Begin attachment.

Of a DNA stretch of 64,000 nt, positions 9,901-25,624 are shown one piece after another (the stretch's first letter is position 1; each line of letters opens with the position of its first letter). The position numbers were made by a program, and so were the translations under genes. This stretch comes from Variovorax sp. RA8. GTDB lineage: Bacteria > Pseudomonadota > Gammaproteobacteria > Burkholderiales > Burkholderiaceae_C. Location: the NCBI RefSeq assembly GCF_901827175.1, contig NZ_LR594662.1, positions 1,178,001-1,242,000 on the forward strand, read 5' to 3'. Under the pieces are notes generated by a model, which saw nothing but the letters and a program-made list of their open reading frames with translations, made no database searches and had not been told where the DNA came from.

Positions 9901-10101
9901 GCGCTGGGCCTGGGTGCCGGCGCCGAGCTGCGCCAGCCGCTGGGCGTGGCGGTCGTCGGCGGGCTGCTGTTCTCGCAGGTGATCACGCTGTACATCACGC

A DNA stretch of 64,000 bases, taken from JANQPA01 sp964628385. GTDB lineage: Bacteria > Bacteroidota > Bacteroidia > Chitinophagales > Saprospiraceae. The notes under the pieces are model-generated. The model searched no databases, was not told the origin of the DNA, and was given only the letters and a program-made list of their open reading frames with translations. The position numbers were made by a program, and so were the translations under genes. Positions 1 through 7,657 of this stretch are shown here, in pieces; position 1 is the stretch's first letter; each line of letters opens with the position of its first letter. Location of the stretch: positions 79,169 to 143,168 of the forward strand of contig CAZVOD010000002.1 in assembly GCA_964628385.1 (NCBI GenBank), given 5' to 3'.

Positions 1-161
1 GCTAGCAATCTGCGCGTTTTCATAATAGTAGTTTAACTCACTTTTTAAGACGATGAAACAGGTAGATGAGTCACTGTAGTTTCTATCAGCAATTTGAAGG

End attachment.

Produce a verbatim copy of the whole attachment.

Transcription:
Of a DNA stretch of 64,000 nt, positions 9,901-25,624 are shown one piece after another (the stretch's first letter is position 1; each line of letters opens with the position of its first letter). The position numbers were made by a program, and so were the translations under genes. This stretch comes from Variovorax sp. RA8. GTDB lineage: Bacteria > Pseudomonadota > Gammaproteobacteria > Burkholderiales > Burkholderiaceae_C. Location: the NCBI RefSeq assembly GCF_901827175.1, contig NZ_LR594662.1, positions 1,178,001-1,242,000 on the forward strand, read 5' to 3'. Under the pieces are notes generated by a model, which saw nothing but the letters and a program-made list of their open reading frames with translations, made no database searches and had not been told where the DNA came from.

Positions 9901-10101
9901 GCGCTGGGCCTGGGTGCCGGCGCCGAGCTGCGCCAGCCGCTGGGCGTGGCGGTCGTCGGCGGGCTGCTGTTCTCGCAGGTGATCACGCTGTACATCACGC

A DNA stretch of 64,000 bases, taken from JANQPA01 sp964628385. GTDB lineage: Bacteria > Bacteroidota > Bacteroidia > Chitinophagales > Saprospiraceae. The notes under the pieces are model-generated. The model searched no databases, was not told the origin of the DNA, and was given only the letters and a program-made list of their open reading frames with translations. The position numbers were made by a program, and so were the translations under genes. Positions 1 through 7,657 of this stretch are shown here, in pieces; position 1 is the stretch's first letter; each line of letters opens with the position of its first letter. Location of the stretch: positions 79,169 to 143,168 of the forward strand of contig CAZVOD010000002.1 in assembly GCA_964628385.1 (NCBI GenBank), given 5' to 3'.

Positions 1-161
1 GCTAGCAATCTGCGCGTTTTCATAATAGTAGTTTAACTCACTTTTTAAGACGATGAAACAGGTAGATGAGTCACTGTAGTTTCTATCAGCAATTTGAAGG